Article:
Friday Open Genre Workshops Explore Zoom Plays and Screenwriting

Each Friday in the last few weeks, we have been performing original 10-minute plays on Zoom, exploring the opportunities and challenges of using online media as a staging venue.

The weekly Friday Morning Open Genre Workshop participants are testing and researching ways that writers, actors, their stage plays, and storytelling might react to quarantine and isolation. The performing arts have been devastated as plays, theaters, and movie production itself no longer take place in the usual fashion. That was then. We are exploring the new normal on Zoom, asking what can be accomplished within the constraints that now exist.

The August 7th session delved into Alfred Hitchcock’s Rear Window, reading the screenplay based on Cornell Woolrich’s 1942 short story “It Had to Be Murder.” We read and discussed both the story and the screenplay, a collaboration between Hitchcock and writer John Michael Hayes. The Rear Window screenplay won an Edgar Award for Best Motion Picture Screenplay in 1955 and was nominated for several Oscars that year.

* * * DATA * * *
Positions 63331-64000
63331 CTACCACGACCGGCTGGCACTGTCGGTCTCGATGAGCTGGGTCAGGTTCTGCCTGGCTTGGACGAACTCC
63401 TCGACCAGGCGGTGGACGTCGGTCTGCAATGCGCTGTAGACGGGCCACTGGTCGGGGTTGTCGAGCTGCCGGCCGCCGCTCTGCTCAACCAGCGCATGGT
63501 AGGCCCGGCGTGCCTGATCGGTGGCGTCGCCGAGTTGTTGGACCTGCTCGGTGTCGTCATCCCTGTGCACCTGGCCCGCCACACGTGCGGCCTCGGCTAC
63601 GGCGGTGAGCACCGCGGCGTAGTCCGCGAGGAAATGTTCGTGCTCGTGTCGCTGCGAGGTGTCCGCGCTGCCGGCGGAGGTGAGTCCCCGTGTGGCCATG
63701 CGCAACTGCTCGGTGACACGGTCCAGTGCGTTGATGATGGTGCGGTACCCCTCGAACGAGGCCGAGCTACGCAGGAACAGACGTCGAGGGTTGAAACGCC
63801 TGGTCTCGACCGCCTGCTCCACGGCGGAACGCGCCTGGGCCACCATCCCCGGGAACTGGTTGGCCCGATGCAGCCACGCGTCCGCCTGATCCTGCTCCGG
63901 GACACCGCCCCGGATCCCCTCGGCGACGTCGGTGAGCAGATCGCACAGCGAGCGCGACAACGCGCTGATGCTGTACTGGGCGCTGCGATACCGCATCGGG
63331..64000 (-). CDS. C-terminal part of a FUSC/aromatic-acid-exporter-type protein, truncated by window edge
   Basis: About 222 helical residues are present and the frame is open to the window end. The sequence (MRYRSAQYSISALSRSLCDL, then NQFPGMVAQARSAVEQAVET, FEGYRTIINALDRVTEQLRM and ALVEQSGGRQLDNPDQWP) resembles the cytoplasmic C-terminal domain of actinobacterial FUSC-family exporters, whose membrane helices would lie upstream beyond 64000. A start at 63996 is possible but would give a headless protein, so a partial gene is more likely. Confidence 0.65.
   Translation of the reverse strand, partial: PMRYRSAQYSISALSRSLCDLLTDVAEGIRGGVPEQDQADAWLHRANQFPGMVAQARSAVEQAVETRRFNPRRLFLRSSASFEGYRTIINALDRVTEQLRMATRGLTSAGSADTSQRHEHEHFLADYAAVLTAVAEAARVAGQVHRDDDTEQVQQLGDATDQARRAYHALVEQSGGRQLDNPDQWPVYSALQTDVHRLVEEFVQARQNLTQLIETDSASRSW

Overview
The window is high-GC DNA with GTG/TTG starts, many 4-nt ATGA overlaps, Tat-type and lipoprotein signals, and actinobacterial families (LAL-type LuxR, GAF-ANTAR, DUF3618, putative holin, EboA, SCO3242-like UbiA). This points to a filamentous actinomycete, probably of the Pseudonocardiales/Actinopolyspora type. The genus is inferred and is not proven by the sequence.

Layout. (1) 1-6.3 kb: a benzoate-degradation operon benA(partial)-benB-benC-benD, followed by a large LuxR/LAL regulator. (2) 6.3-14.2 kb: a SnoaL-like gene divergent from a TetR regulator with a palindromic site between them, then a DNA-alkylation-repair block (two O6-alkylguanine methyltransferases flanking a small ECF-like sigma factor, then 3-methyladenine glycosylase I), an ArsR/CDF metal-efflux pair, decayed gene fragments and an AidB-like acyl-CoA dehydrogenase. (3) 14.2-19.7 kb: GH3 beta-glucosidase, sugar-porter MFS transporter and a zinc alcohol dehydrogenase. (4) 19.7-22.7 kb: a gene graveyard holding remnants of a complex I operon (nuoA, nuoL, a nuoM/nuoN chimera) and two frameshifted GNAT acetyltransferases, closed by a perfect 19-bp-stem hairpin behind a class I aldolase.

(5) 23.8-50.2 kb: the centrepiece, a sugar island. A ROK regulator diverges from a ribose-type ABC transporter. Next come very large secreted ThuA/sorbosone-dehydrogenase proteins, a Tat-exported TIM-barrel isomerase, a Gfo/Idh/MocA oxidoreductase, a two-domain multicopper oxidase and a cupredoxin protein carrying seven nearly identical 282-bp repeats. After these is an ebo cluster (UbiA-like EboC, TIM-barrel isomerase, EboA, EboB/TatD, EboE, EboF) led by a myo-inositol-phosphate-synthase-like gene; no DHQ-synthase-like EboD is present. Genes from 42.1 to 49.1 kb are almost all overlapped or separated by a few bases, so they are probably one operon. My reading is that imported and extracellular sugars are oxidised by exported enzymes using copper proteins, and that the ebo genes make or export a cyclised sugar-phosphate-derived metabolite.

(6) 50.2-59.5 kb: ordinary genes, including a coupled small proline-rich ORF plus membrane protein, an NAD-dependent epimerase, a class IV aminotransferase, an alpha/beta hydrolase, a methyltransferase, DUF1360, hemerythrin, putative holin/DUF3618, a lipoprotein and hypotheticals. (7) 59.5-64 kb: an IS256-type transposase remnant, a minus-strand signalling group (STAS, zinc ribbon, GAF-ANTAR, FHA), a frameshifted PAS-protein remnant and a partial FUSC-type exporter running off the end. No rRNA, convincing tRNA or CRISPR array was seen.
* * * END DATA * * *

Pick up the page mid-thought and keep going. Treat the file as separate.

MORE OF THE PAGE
In the August 14th session, we performed two 10-minute plays written by BWW members and acted out by participants live on Zoom. Then, we watched and discussed selected sections of Neil Gaiman’s Master Class on The Art of Storytelling.

In the future, I plan to feature excerpts from Master Classes by David Mamet, Judy Blume, and Aaron Sorkin. And we expect to spawn new 10-minute plays written for Zoom.

If you write it, we will perform it.

This Friday, we’ll read and discuss a section of Al’s WWII historical fiction novel, discuss a sketch by Karen, and then perform a live Zoom reading of Charlie’s 10-minute play:

We’ll wrap up by streaming and discussing a bit more of Neil Gaiman’s Master Class, Teaching The Art of Storytelling.

Click to join us.